The two statements speak of completely different things. They don't contradict each other. That does not make them both true, though.
PixelPin: this product apparently replaces the password by the selection of four positions on a picture. This means that you choose a picture, and your "password" is the sequence of coordinates for four points you choose on the picture.
Since users cannot be relied upon to always click on the exact same pixel, especially since they claim support for touch screens, one must assume that the pixel selection is kind of fuzzy. If we suppose a full-screen picture on a smartphone, we can hope for, say, 200 possible selection points in the picture (it is as if the click from the user fell on a 20x10 grid). The implementation must do something smart to avoid threshold effects (when the user chooses a selection point which is close to the boundary between two grid elements).
Four selection points then means 2004 possible "passwords", i.e. an entropy of a bit more than 30 bits. While this is not bad, as far as passwords go, this is not exactly the most robust password ever. An important point to make is that human users are unlikely to choose "really random" points on the picture. As the example on the page shows, human users will click on the cat's nose, not on a random place in the back wall, if only to be able to click again on it at the next login attempt. I seriously doubt that in real conditions, human users would achieve enough randomness in their selection to defeat brute force attacks.
The PixelPin company claims that using a user-chosen picture makes it easier for users to remember their points; that I am ready to believe. They talk about the Picture Superiority Effect, a pompous name for the fact that humans are apes and apes are very visual animal -- primates have had good vision for about 50 millions of years, while writing is human-only and no older than about 6000 years. It is no surprise that human memory groks pictures efficiently. Our ancestors were highly trained to remember how a lion looks like (let's say that the career of those who could not remember that was, on average, shorter).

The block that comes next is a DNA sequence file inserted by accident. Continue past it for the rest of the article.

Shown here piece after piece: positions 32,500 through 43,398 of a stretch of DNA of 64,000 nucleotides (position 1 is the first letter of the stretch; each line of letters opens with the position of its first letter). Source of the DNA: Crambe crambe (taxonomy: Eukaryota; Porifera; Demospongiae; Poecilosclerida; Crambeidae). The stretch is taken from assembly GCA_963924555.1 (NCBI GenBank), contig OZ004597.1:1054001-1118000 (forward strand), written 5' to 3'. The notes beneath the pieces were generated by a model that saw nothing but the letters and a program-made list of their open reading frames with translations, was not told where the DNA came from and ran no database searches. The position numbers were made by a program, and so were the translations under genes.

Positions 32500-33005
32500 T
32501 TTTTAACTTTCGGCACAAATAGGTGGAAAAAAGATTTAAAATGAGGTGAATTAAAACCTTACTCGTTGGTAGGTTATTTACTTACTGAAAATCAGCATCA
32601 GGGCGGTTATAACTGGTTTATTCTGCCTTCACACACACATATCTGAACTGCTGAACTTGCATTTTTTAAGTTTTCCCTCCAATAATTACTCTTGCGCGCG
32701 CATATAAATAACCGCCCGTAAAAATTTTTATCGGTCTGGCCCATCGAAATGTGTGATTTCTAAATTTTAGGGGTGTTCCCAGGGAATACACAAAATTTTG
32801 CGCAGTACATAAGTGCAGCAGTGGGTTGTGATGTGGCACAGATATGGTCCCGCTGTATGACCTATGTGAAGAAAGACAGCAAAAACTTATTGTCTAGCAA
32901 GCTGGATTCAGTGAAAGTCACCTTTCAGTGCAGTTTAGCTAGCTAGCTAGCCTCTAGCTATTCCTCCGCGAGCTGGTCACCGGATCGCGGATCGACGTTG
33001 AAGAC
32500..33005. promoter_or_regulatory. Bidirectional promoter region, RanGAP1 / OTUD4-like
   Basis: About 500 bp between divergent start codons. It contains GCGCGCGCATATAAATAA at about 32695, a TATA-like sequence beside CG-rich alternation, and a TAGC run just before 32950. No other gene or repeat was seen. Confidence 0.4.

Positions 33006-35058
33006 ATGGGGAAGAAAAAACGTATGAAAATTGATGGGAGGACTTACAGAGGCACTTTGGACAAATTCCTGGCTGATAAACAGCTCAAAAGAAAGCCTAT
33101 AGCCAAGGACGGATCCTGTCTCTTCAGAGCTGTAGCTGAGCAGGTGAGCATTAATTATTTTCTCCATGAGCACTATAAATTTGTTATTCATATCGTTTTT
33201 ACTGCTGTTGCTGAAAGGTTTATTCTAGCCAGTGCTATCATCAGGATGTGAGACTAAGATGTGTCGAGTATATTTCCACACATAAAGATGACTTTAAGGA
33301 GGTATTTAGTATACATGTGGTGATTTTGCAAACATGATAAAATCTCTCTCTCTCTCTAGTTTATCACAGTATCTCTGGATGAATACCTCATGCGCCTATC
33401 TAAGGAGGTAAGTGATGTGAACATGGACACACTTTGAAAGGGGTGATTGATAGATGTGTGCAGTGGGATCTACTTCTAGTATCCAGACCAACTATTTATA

Overall, I find the claims of PixelPin a bit bold, quite possibly outrageous. The idea is interesting, though.
The picture in certificates is something else. A certificate is about binding an identity with a public key. A picture could be thought as part of the identity.
The people at Kleopatra states that they don't want to support pictures for several reasons, among which the idea that photos give a "false sense of security". What they mean is that a photo is a reasonable part of the identity of a person only insofar as the issuing CA checked that the photo was really that of the target person. This seems dubious, unless the issuing CA took the photo itself. Right now, with certificates as they are used today, photos in certificate are merely advertising; they are pictures of what the certificate holder would like to look like, and not pictures of the key owner as he really is.
Briefly said, pictures in certificates tend to give users warm fuzzy feelings about some assumed enhanced security (by analogy with ID tags and passports, mostly), but these feelings are largely unsubstantiated. Kleopatra developers feel it their duty to protect users against such things, hence the absence of support. (Or possibly they were just lazy and did not want to implement the support for pictures.)
This is completely different from what pictures are used in PixelPin. PixelPin is about pictures as support for human memory. Kleopatra is talking about pictures as part of the physical identity.